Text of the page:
## Laboratory Use Of A Specially Programmed Excel User Form For Polynomial Regression

Conference

2005 Annual Conference

Location

Portland, Oregon

Publication Date

June 12, 2005

Start Date

June 12, 2005

End Date

June 15, 2005

ISSN

2153-5965

Conference Session

Emerging Trends in Engineering Education Poster Session

Page Count

10

Page Numbers

10.865.1 - 10.865.10

DOI

10.18260/1-2--14780

Permanent URL

https://peer.asee.org/14780

423

#### Abstract NOTE: The first page of text has been automatically extracted and included below in lieu of an abstract

Session 1793

LABORATORY USE OF A SPECIALLY PROGRAMMED EXCEL USER FORM FOR POLYNOMIAL REGRESSION AND FOR EVALUATING THE UNCERTAINTY OF POLYNOMIAL REGRESSION MODELS

Sheldon M. Jeter

Georgia Institute of Technology

INTRODUCTION

Regression models are widely used in engineering practice, especially in mechanical and chemical engineering and in related fields. They are used to represent data and to calibrate instruments among other applications. Standard textbooks address linear regression models well, and some also address the associated statistical uncertainties of linear models. This uncertainty of a model is the range of uncertainty about the systematic dependence of the dependent variable on the independent variable(s).

Unfortunately, none of the popular texts reviewed for this paper adequately address polynomial models and their uncertainties, probably because polynomial models seem to be common mostly in engineering applications. In contrast, polynomial models are not so common in fields such as medicine and social sciences that seem to attract more interest from professional statisticians. Nevertheless, it has been shown elsewhere (Jeter, 2003) that Error Propagation Analysis (EPA), which is already familiar to most experimental engineers, can be used to find the uncertainty of both linear and polynomial models.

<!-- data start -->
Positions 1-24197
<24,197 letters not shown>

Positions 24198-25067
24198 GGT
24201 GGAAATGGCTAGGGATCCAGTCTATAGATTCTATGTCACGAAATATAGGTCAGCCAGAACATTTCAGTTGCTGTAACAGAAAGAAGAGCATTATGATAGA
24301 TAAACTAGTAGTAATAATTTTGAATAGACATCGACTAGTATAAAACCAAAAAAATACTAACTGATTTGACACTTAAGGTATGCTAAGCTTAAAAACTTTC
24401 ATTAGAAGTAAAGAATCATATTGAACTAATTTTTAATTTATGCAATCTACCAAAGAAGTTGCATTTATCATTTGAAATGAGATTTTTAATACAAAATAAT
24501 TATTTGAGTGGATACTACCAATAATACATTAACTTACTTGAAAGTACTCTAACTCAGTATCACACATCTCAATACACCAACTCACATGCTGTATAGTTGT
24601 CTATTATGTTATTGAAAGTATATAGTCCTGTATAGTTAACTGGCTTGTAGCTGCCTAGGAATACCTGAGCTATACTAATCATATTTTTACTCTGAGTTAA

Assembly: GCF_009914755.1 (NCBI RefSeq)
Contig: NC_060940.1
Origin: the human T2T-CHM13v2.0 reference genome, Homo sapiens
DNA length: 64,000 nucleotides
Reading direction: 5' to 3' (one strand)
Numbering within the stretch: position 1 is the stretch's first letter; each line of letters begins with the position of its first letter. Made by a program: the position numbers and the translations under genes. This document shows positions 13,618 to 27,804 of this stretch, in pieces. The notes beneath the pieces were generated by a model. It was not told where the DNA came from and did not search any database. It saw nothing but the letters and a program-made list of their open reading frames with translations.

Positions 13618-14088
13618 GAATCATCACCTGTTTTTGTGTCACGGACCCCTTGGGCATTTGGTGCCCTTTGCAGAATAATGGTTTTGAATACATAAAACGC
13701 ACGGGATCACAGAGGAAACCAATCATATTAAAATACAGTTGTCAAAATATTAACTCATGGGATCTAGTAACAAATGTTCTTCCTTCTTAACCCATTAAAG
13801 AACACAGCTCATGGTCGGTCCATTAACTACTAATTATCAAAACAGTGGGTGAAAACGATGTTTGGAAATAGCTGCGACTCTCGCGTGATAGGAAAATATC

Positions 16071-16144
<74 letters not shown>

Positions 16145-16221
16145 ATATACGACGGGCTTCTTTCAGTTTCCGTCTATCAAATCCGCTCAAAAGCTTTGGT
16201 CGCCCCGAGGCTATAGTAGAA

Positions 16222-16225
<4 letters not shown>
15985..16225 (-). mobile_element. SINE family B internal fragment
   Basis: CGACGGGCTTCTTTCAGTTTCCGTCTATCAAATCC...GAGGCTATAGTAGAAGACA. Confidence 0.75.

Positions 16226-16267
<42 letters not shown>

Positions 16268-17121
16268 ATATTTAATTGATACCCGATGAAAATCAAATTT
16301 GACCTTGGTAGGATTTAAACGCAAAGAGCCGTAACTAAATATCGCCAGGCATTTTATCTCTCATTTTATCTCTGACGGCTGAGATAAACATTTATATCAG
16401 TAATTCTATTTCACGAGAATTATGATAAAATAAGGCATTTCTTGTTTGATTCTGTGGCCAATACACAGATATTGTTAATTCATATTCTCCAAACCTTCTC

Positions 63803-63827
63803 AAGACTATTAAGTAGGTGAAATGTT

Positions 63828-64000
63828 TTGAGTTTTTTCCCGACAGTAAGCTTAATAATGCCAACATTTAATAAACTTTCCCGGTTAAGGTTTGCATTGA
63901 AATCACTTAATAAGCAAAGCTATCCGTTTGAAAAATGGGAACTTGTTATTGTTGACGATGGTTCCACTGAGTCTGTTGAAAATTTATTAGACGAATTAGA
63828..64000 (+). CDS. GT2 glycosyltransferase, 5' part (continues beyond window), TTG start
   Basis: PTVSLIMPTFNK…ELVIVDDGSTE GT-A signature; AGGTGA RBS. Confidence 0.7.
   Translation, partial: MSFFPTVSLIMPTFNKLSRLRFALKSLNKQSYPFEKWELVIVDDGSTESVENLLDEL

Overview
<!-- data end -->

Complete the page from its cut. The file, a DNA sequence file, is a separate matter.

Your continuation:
While the underlying philosophy and mathematics concerning the uncertainty of polynomial regression models is not especially complicated, the practical implementation requires multiple executions of auxiliary regressions. These extra steps are quite time consuming when each step must be defined manually, and the extra manual steps are likely to induce procedural errors. To make the calculation and plotting of the results simple and easy, a special Excel utility routine called a User Form that is described in this paper was programmed.

In the balance of this paper, the statistical and mathematical background for this technique will be reviewed, the algorithm for the implementing the technique will be outlined, and a couple of representative practical examples from mechanical engineering will be presented.

Proceedings of the 2005 American Society for Engineering Education Annual Conference & Exposition Copyright 2005, American Society for Engineering Education

Jeter, S. (2005, June), Laboratory Use Of A Specially Programmed Excel User Form For Polynomial Regression Paper presented at 2005 Annual Conference, Portland, Oregon. 10.18260/1-2--14780

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